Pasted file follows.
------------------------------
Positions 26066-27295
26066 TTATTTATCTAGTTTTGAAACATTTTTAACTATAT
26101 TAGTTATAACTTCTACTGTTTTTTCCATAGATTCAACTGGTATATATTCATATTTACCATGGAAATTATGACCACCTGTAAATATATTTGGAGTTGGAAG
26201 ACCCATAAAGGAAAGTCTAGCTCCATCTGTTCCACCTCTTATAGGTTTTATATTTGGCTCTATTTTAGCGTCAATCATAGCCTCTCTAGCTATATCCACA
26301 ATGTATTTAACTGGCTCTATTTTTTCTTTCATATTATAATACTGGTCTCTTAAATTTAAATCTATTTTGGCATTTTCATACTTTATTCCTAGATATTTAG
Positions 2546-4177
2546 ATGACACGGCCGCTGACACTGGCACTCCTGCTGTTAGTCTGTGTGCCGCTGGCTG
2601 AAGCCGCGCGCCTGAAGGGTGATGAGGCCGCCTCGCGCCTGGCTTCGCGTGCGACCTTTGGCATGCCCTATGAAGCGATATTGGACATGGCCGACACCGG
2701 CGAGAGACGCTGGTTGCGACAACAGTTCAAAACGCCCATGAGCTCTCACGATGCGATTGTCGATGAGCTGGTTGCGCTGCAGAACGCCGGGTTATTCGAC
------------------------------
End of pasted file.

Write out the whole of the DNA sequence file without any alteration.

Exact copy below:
Positions 26066-27295
26066 TTATTTATCTAGTTTTGAAACATTTTTAACTATAT
26101 TAGTTATAACTTCTACTGTTTTTTCCATAGATTCAACTGGTATATATTCATATTTACCATGGAAATTATGACCACCTGTAAATATATTTGGAGTTGGAAG
26201 ACCCATAAAGGAAAGTCTAGCTCCATCTGTTCCACCTCTTATAGGTTTTATATTTGGCTCTATTTTAGCGTCAATCATAGCCTCTCTAGCTATATCCACA
26301 ATGTATTTAACTGGCTCTATTTTTTCTTTCATATTATAATACTGGTCTCTTAAATTTAAATCTATTTTGGCATTTTCATACTTTATTCCTAGATATTTAG
Positions 2546-4177
2546 ATGACACGGCCGCTGACACTGGCACTCCTGCTGTTAGTCTGTGTGCCGCTGGCTG
2601 AAGCCGCGCGCCTGAAGGGTGATGAGGCCGCCTCGCGCCTGGCTTCGCGTGCGACCTTTGGCATGCCCTATGAAGCGATATTGGACATGGCCGACACCGG
2701 CGAGAGACGCTGGTTGCGACAACAGTTCAAAACGCCCATGAGCTCTCACGATGCGATTGTCGATGAGCTGGTTGCGCTGCAGAACGCCGGGTTATTCGAC